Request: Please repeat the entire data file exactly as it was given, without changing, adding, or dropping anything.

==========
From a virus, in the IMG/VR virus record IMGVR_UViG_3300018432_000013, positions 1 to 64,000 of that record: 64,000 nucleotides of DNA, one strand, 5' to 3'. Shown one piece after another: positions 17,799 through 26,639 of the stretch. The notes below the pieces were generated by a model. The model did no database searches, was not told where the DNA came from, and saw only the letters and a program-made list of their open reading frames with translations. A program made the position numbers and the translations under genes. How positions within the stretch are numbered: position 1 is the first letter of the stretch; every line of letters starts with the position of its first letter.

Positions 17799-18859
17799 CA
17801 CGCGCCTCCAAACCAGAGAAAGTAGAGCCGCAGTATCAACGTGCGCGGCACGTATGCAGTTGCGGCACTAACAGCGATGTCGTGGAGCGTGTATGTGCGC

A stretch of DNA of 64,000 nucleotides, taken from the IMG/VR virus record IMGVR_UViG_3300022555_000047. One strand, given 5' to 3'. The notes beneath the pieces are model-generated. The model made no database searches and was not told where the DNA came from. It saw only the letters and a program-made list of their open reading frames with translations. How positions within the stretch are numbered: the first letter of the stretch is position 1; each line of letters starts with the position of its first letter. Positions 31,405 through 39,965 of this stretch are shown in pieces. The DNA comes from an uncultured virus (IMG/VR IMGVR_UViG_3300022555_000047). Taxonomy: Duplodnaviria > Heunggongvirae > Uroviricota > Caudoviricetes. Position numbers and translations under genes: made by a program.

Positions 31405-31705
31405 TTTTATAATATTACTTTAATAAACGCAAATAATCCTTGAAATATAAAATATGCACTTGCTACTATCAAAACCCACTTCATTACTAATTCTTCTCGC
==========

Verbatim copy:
From a virus, in the IMG/VR virus record IMGVR_UViG_3300018432_000013, positions 1 to 64,000 of that record: 64,000 nucleotides of DNA, one strand, 5' to 3'. Shown one piece after another: positions 17,799 through 26,639 of the stretch. The notes below the pieces were generated by a model. The model did no database searches, was not told where the DNA came from, and saw only the letters and a program-made list of their open reading frames with translations. A program made the position numbers and the translations under genes. How positions within the stretch are numbered: position 1 is the first letter of the stretch; every line of letters starts with the position of its first letter.

Positions 17799-18859
17799 CA
17801 CGCGCCTCCAAACCAGAGAAAGTAGAGCCGCAGTATCAACGTGCGCGGCACGTATGCAGTTGCGGCACTAACAGCGATGTCGTGGAGCGTGTATGTGCGC

A stretch of DNA of 64,000 nucleotides, taken from the IMG/VR virus record IMGVR_UViG_3300022555_000047. One strand, given 5' to 3'. The notes beneath the pieces are model-generated. The model made no database searches and was not told where the DNA came from. It saw only the letters and a program-made list of their open reading frames with translations. How positions within the stretch are numbered: the first letter of the stretch is position 1; each line of letters starts with the position of its first letter. Positions 31,405 through 39,965 of this stretch are shown in pieces. The DNA comes from an uncultured virus (IMG/VR IMGVR_UViG_3300022555_000047). Taxonomy: Duplodnaviria > Heunggongvirae > Uroviricota > Caudoviricetes. Position numbers and translations under genes: made by a program.

Positions 31405-31705
31405 TTTTATAATATTACTTTAATAAACGCAAATAATCCTTGAAATATAAAATATGCACTTGCTACTATCAAAACCCACTTCATTACTAATTCTTCTCGC